Arts and Sciences $10 per-credit-hour fee increase: from an idea to a proposal

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(Graphic by Audrey Hockersmith)

In November, Amit Chakrabarti, interim dean of the College of Arts and Sciences, told the Collegian he was considering proposing a $10 per-credit-hour fee increase after the college suffered a $5 million budget cut. He promised he would work with student ambassadors before officially proposing any fee increases.

On Dec. 2, Chakrabarti sent out an email to students in the College of Arts and Sciences informing them of the fee-increase proposal.

Following, on Jan. 25, Chakrabarti hosted an open forum on the proposed student fee increase to discuss the proposal with students and allow them to express their thoughts, opinions and experiences.

With only six students in attendance, after the college took a major effort in advertising for the forum, Chakrabarti said he wonders if students do not care about the additional fee.

“At least we have more students here than the dean’s office,” Chakrabarti said jokingly. “Maybe students have just said, ‘Okay, this is my life,’ or they said, ‘This is fine I have no objection to it, so what’s the point (of attending the forum?)'”

If the proposal passes, the students’ per-credit-hour fee in the College of Arts and Sciences would increase from $16.70 to $26.70.

Chakrabarti previously told the Collegian that every student who graduates from Kansas State will have taken a class in the College of Arts and Sciences, so it affects all students.

Stephen Kucera, senior in music and accounting, was one of the students in attendance and said he is concerned some students will have to leave K-State with these additional fees.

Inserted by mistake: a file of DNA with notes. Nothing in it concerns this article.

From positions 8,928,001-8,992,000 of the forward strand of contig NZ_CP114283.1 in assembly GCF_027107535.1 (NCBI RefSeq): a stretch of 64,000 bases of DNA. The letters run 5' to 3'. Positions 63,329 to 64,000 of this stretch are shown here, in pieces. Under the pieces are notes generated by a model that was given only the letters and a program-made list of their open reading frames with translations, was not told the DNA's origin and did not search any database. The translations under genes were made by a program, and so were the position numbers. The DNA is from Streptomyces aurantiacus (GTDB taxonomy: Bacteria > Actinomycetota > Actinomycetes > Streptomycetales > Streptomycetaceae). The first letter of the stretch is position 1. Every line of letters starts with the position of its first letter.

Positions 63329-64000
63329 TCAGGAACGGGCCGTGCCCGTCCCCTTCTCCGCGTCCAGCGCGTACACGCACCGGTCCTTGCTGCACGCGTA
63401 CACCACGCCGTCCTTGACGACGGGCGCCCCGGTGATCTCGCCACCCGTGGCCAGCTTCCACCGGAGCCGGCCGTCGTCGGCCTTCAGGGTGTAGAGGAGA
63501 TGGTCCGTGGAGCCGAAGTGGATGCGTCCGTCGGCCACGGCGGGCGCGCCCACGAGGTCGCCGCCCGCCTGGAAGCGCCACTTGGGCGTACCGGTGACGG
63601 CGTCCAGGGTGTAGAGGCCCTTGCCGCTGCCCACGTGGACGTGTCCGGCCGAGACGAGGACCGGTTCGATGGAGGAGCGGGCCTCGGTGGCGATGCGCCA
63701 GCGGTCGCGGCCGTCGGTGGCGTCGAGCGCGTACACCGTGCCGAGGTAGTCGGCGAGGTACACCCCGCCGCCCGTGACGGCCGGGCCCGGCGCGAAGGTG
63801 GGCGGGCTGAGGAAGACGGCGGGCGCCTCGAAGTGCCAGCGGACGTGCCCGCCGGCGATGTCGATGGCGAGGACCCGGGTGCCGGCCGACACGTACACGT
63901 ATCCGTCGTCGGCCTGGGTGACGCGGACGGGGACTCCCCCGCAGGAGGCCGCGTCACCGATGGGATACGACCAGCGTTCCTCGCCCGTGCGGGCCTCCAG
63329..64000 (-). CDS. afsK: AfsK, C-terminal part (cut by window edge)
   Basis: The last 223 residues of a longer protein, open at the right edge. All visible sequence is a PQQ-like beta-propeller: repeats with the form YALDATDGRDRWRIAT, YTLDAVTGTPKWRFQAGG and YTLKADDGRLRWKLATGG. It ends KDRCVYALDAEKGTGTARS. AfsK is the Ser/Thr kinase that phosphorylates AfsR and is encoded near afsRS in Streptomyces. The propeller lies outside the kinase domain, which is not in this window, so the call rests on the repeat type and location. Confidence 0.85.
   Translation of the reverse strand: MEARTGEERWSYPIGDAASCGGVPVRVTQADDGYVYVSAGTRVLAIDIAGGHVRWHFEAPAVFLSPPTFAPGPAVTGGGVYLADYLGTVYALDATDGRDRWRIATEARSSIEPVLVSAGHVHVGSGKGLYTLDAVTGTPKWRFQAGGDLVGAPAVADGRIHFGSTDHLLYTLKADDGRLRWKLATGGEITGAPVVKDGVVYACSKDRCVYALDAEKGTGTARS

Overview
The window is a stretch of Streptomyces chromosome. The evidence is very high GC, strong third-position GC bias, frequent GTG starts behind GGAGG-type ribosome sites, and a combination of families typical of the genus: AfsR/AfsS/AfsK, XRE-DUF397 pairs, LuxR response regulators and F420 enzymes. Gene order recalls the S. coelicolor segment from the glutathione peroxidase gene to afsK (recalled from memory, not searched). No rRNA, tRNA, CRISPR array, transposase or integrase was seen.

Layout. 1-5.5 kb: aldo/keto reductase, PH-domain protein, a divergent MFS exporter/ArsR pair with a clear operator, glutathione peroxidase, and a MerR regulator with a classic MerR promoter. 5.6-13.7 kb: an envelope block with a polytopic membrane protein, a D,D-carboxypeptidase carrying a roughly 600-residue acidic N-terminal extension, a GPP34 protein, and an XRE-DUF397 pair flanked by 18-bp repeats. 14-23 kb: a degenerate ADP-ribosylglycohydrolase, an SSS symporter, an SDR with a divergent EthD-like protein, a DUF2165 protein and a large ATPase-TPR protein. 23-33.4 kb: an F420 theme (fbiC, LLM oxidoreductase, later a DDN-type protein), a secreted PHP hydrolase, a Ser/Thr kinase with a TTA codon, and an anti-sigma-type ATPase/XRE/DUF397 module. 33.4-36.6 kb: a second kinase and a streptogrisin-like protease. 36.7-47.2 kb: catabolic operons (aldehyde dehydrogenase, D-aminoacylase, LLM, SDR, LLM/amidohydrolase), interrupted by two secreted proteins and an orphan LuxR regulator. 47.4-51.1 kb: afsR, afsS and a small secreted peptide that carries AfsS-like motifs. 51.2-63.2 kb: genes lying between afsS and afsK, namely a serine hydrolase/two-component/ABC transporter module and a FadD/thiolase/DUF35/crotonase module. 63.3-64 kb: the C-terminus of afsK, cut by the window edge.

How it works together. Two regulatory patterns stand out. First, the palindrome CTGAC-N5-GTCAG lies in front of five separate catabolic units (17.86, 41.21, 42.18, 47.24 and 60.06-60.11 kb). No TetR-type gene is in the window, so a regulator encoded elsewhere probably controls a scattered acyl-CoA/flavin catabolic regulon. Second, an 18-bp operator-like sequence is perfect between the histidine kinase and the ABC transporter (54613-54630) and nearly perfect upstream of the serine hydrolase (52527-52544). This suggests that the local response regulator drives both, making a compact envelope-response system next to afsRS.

“The concern I have is for the student who wouldn’t necessarily be able to stay here with the ever-increasing gap of financial aid packages and the total cost of education,” Kucera said. “I’ve been here five years and I’ve been up late at night trying to find scholarships to be able to stay here and it’s hard.”

Chakrabarti told the students in attendance he understands the financial concerns, but because of state budget cuts he does not have much flexibility for any more scholarships.

“It is hard,” Chakrabarti said. “I have no doubt about it that it is very hard and it’s getting harder every year.”

Reason for the fee

If passed, Chakrabarti said the additional $10 fee will fix a major problem in the college.

Chakrabarti said he anticipates the fee would bring in an additional $2.8 million in revenue.

“Every single dollar will go back to classroom teaching,” Chakrabarti said. “The money goes to non-tenured faculty.”

The fee will not go to research faculty, graduate students or anything else outside of traditional classroom teaching.

When asked by a student in attendance if the fee will go toward new or current instructors, Chakrabarti said he expects the fee will create enough funds for about 40 faculty members and with “a quick estimate,” it will be a 50-50 split between new and current instructors.

Next steps

“The next step will be to submit a proposal to the provost,” Chakrabarti said. “From there, it will go to (the Tuition and Fees Strategies Committee) and we will advocate for it and see what happens.”

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Hi, I'm Kaitlyn Alanis, former news editor for the Collegian and a May 2017 graduate in agricultural communications and journalism. I have never tried a hamburger and I hate the taste of coffee, but I love writing stories and sharing what I learn with our readers. By writing for the Collegian, I can now not only sing along when the K-State Band plays "The Band is Hot," but I also know that most agriculture students did not grow up on a farm, how to use an AED to save someone's life and why there is a bust of MLK Jr. outside of Ahearn Field House. Thanks for reading!